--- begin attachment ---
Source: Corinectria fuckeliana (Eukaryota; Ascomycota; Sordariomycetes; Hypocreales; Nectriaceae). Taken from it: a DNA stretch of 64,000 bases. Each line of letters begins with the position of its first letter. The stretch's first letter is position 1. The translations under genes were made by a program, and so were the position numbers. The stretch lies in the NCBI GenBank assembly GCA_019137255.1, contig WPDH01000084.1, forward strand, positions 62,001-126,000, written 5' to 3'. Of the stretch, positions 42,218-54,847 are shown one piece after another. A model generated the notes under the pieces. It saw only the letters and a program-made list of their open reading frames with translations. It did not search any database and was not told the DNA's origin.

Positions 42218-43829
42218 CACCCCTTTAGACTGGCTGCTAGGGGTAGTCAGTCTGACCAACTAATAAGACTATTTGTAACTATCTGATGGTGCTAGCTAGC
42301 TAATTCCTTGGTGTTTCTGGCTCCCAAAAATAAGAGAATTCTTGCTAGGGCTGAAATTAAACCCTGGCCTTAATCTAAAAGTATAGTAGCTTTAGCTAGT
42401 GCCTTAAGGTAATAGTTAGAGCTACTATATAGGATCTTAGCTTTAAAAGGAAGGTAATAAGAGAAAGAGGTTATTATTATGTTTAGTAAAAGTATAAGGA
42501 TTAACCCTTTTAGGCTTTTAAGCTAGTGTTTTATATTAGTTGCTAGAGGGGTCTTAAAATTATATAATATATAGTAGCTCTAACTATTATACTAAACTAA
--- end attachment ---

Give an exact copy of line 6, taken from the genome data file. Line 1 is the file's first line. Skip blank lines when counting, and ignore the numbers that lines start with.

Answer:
42501 TTAACCCTTTTAGGCTTTTAAGCTAGTGTTTTATATTAGTTGCTAGAGGGGTCTTAAAATTATATAATATATAGTAGCTCTAACTATTATACTAAACTAA